148 ^<strong>NUMENIUS</strong>,WORKS AND MESSAGE24. This double nature is elsewhere explained asmale and female. 34 Still, this seems a later distinction,adapted from common sense, inasmuch as originallyman was created single, and only later came the female. 35 Later, we meet the Stoic conception of a Godwho is a hermaphrodite, or both male and female. 36This, however, does not appear in the extant fragmentsof Numenius, though in Plotinos.25. The basic conception of the Logos, with Philo,is doubtless that of mediation, which isonly the rational explanation of the process of participation(<strong>Platonic</strong>) or emanation (Egyptian). It may havebeen the result of his reverence for the traditional&quot;royalmiddle road&quot; between extremes, philosophicallyemployed already by Aristotle in the first book of hisNicomachean Ethics. 3726. Therefore, the Logos is an ambassador 38 or amediator between God and man. 3927. The result of this is that the universe appearsas a triad 40 which may be illustrated by the namesfather, son and41 grandson, strongly reminding us ofNumenius. 42 2. VALENTINIAN INFLUENCE.Since we have seen reason to suppose Numeniusvisited Alexandria, and since his period of life is thesame as that of Valentinus, a connection of some kindis not impossible. This, however, need not be actualdebt of Numenius to Valentinus; it need be no morethan a sharing of popular conceptions then current.Ueberweg notes that Numenius might have been indebted for some of his conceptions to the Valentinians.Zeller 43 suggests that Numenius 44 had from them derived the idea of a Demiurge. It is quite true that theValentinians 45 taught them that Sophia and the aeon(elder) Jesus begat a son Achamoth 46 who gave birthto the world, and the Demiurge. This does, indeed,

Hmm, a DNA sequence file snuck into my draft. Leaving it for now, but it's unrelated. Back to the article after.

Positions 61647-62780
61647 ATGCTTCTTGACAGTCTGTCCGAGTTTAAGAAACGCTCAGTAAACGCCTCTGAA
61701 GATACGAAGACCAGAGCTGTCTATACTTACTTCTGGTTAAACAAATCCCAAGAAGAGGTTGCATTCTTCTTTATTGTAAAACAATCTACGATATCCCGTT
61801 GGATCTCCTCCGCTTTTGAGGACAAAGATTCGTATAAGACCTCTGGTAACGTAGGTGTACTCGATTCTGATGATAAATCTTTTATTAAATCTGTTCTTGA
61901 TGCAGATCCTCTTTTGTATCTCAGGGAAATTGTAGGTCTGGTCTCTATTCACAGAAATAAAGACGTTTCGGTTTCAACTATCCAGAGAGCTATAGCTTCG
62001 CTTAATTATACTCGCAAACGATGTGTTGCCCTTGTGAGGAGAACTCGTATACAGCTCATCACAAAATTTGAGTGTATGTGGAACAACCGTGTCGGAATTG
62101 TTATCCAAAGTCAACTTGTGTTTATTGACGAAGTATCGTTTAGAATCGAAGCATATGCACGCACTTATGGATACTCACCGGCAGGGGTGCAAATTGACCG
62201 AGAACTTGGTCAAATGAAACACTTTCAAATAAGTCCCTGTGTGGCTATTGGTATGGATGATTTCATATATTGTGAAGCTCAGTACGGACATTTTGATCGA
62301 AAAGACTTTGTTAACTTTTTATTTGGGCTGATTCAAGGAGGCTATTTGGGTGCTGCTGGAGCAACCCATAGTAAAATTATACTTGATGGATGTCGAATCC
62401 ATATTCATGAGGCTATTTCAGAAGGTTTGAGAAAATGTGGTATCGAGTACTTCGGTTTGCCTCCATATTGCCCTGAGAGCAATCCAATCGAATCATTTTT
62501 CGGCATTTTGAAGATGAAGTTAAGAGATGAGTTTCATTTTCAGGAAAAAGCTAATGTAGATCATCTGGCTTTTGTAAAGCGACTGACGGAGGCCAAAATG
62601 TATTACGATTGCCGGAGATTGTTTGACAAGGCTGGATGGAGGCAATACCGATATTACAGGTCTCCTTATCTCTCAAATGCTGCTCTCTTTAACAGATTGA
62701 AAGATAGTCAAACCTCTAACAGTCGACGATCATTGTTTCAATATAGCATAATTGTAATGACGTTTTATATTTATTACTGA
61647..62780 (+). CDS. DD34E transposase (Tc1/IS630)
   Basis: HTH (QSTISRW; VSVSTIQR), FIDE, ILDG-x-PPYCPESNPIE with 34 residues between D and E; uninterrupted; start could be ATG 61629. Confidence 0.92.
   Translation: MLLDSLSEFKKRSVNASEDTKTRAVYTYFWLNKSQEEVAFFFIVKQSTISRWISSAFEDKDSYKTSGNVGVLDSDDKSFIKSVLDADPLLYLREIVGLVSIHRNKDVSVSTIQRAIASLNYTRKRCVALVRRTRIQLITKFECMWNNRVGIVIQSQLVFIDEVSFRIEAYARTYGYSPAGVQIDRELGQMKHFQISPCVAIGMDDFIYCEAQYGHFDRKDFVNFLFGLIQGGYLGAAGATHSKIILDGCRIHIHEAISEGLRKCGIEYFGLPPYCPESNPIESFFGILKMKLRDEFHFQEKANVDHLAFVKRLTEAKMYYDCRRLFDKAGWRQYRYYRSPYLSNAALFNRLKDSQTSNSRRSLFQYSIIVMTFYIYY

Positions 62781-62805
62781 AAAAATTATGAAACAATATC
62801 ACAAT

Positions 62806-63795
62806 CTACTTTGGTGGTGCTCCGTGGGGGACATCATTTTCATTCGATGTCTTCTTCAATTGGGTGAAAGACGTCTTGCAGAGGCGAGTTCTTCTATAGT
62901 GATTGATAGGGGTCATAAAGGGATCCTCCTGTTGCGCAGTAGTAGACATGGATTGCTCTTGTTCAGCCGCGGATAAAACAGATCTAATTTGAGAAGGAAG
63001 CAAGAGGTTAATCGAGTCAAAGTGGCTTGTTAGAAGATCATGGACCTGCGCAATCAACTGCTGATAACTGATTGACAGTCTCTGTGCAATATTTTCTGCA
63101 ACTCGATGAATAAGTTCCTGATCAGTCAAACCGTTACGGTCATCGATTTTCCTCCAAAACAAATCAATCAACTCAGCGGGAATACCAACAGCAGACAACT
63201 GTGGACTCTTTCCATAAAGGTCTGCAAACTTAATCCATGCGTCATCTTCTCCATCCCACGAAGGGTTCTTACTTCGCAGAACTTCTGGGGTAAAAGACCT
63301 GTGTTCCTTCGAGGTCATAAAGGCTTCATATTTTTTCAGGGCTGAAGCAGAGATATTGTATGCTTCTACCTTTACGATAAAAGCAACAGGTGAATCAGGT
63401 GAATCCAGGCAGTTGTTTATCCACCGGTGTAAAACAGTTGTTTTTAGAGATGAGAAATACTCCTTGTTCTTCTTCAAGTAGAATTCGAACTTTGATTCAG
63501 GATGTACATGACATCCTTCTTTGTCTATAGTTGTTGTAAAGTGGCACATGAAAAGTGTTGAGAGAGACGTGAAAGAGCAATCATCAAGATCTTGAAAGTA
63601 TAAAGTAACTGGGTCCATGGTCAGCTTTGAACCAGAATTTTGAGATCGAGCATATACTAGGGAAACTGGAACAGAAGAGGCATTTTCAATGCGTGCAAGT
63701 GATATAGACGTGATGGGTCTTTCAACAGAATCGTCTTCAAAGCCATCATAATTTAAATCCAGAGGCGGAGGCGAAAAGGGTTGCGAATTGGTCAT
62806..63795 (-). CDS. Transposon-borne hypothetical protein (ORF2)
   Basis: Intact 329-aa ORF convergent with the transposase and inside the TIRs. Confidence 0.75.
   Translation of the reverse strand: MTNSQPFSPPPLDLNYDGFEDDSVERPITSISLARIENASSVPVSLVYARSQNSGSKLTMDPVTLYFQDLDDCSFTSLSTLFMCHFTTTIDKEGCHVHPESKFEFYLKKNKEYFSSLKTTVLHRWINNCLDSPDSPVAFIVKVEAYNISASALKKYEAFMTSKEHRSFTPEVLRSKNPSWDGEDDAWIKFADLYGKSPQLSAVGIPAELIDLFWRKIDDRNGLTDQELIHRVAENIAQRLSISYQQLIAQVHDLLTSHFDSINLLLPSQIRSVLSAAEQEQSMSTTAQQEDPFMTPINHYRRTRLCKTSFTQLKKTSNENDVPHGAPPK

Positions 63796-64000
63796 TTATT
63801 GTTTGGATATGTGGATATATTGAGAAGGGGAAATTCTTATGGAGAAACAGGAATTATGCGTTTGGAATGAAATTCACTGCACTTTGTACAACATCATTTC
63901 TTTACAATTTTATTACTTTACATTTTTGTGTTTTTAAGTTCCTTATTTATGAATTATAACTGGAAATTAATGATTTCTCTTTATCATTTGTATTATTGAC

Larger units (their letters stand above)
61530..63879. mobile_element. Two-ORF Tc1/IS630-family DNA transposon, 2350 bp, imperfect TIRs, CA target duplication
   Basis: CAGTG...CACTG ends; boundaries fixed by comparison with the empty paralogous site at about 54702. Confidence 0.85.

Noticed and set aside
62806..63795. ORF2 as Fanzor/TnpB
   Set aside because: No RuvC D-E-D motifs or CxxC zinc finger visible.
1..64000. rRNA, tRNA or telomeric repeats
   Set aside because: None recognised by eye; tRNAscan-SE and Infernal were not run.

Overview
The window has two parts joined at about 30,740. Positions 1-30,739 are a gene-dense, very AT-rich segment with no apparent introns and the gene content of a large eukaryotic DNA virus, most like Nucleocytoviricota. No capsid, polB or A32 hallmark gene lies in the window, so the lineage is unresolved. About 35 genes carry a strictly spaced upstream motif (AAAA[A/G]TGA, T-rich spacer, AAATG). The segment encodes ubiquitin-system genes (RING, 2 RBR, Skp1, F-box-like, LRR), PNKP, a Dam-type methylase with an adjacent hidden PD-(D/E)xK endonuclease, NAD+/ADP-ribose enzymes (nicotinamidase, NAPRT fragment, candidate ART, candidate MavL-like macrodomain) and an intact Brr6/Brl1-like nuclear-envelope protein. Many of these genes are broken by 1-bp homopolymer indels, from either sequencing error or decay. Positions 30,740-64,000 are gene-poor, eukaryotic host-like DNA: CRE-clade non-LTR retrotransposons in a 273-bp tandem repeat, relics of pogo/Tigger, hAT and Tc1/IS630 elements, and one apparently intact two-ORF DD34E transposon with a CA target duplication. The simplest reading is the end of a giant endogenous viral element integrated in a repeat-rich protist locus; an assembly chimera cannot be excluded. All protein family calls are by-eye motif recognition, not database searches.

GRECO-EGYPTIAN SOURCES 149prove that the Demiurge notion was current withincontemporaneous Gnostic circles, but does not demonstrate that Numenius owed it to association with them,inasmuch as Numenius, a zealous restorer of <strong>Platonic</strong>doctrine might have taken it directly from Plato. 47Besides, Numenius did not speak of the one demiurge,as did the Valentinians, but of hierarchically subordinated demiurges, which is far more <strong>Platonic</strong> than Valentinian.Moeller 48 is also of this opinion.Of points of contact, there are two more.First, the Pythagorean which Numenius&quot;tetraktys,&quot;employs in his description of the 49 soul, while Valentinusevidently applies it to the first syzygy ofaeons. 50 Numenius employs it in his description of51the soul, as well as also 52 in his division of thealthough his enumerationuniverse into four principles,seems to be five-fold.Second, the Gnostic term &quot;aeon,&quot; to which 53Numenius states that he &quot;has no objectionifanybodydesires to name eternitythus.&quot; This implies contactwith persons who used that term familiarly, amongwhom Valentinus, with his detailed scheme of numerousaeons, must, of course, immediately come to mind.But the relation is not demonstrative; it is only suggestive, inasmuch as the term has a legitimate <strong>Platonic</strong>history, 54 and was generally recognized as such. 55A point more definitely significant is the Atlanteanlegend. First found in Plato, 56 itreappears in Cornutus,the Stoic mythologist, 57 where Athena is thesymbol of the divine Intelligence, or Providence; or,in Stoic jargon, the pneumatical principle, while inAtlas is discovered the demiurgical power. But inNumenius 58 we find the Atlantean legend slightlydifferent; Atlas is no longer the demiurge, but the lowergod of procreation, who is attacked and overcome bythe spirit who isstruggling back to his origin; and who,therefore, may not be identified with Numenius s